Let Us Now Praise the Aidan, the Early-00s Equivalent to the Softboy
There's a scene in Sex and the City where Carrie's boyfriend Aidan tries to resolve a moment of tension by pointing to her heart and asking, "How do I get in there?" It would be a totally cringe-worthy line, if Aidan wasn't also gorgeous and furniture-building and dog-owning. That moment is sort of the quintessence of what it means to be an Aidan.
The Aidan is a male archetype that's been around for a while. There are plenty of fictional examples of Aidans: Noel from Felicity, Ben Wyatt from Parks and Recreation and Jim Halpert from The Office are all good men who are probably a bit too aware of their goodness. More recent examples include Michael Cordero from Jane the Virgin, Chris O'Dowd's character in Bridesmaids and Ike Barinholtz in Sisters. All of these characters are dedicated to being support systems for women like the characters played by Kristen Wiig and Gina Rodriguez and Amy Poehler, who have big dreams and big hair and are the right combination of exciting, emotional and self-destructive. These men pride themselves on being stabilizing factors in the lives of crazy, spiraling-out-of-control women.
The Aidan is now making a resurgence, largely due to the fact that Amy Schumer is currently dating a bona fide Aidan. Her new guy, Ben Hanisch, builds furniture and has a dog, which are Aidan traits in the way that meat and mustaches are Ron Swanson traits. Not all Aidans make chairs or have pets (though usually, they're pretty good with their hands). But there are a number of other identifiable traits.
The Aidan is the sort of guy who provides emotional support to the type of ambitious, hot mess of a woman that is Schumer's entire brand. He's the sort of guy who might scold you and tell you what to do, but only because he wants what's best for you. He's the sort of guy who would post a photo with the earnest caption, "Sometimes in life you get extremely lucky, and the smartest, funniest, most beautiful woman comes along when you least expect it," as Hanisch recently did.
The Aidan is proudly sensitive, almost outrageously so. A lot of what it is to be an Aidan aligns with the "softboy," a person who is, as Alan Hanson puts it, "neither Bro nor Nerd. He is sensitive yet amusingly crass. He doesn't want you to know he has feelings. He wants you to know that he has feelings and he is completely okay with that." He knows that you need him and he loves it, because the one thing that makes Aidan an Aidan is that he needs to be needed.
You know women who are dating Aidans. Women who are with Aidans don't ever talk to their friends about how awful their Aidans are, as most women do with their boyfriends. Instead, they talk about the times they freaked out about work and their Aidans were there to soothe them and cook dinner for them and tell them everything would be all right.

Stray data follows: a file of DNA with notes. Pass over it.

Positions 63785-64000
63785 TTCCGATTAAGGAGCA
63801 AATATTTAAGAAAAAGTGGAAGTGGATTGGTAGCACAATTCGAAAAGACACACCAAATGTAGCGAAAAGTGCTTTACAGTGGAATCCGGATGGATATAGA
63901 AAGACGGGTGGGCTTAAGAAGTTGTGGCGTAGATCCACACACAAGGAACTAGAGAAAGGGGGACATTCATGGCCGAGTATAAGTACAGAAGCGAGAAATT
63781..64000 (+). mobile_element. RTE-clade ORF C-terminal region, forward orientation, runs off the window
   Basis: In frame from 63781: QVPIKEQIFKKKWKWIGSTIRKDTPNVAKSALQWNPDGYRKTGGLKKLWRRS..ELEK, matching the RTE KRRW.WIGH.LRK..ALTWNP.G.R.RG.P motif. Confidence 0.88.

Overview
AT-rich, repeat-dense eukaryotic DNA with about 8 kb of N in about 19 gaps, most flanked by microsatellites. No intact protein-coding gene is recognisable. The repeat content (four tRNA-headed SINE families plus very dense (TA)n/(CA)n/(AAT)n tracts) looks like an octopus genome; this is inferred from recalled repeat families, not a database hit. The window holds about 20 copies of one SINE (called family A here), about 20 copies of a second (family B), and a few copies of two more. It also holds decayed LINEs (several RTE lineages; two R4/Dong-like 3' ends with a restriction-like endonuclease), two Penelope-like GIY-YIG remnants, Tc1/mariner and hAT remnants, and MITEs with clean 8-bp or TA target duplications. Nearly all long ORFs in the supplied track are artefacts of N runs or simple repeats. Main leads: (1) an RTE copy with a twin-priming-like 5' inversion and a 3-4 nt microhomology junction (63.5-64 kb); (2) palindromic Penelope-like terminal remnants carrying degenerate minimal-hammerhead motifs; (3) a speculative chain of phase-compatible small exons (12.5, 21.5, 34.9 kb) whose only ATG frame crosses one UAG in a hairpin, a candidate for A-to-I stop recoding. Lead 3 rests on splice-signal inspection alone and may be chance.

In pop culture, the Aidan is a kind of inversion of the Manic Pixie Dream Girl, the stereotype coined by film critic Nathan Rabin to describe a woman whose sole goal is to enlighten men and introduce them to all of life's beauty. The Aidan is there as a rock to anchor his beloved while she pursues her dreams and experiences lots of anxiety. Her aspirations are the all-consuming bulk of her identity, and his identity is being there to catch her when she falls.
While that relationship might seem beneficial for the object of the Aidan's affections, it sets up a troubling power balance. Carrie, for instance, may be more complex than her Aidan, but he's morally "better" than her, and always will be. Throughout the series, he was always a bit too intent to dangle her transgressions over her head, treating her like she was a petulant child for smoking after she tried to quit, or refusing to forgive her for cheating on him with Big.
Yet there's a reason why we continue to see variations of the trope popping up in popular culture. In the past, women didn't used to need Aidans nearly as much, because they were so often denied the opportunity to have crazy, aspirational, work-driven lives. Yet In 2016, it's acceptable for women to be promiscuous, neurotic and intensely dedicated to their jobs; brazen, career-driven women like Carrie Bradshaw or Leslie Knope or Amy Townsend in Trainwreck have the freedom to pursue their dreams and be vulgar and messy while doing so — and the calm, stabilizing Aidans have risen in direct response to that.
Ultimately, however, the Aidan fosters dependency in his partner by serving as an emotional crutch for her. He's a stand-in father figure telling you he'll love you no matter what, except "no matter what" often means "as long as you listen to whatever I think is right." Whether it's Parks and Rec's Ben deciding for Leslie that they should take a break when she runs for office, Jane the Virgin's Michael telling Jane she shouldn't keep her baby or Aidan buying Carrie a new Mac, even when she repeatedly tells him she wants to keep her old computer, the Aidan exists to tell his partner to do whatever he thinks is in her best interest.
When you peel back the hunky exterior, the Aidan is just as problematic as the fuckboy or the softboy, albeit in an entirely different way. He presents to the world as the most beautifully carpentered chair, but you have to sit in it just right or everything falls apart.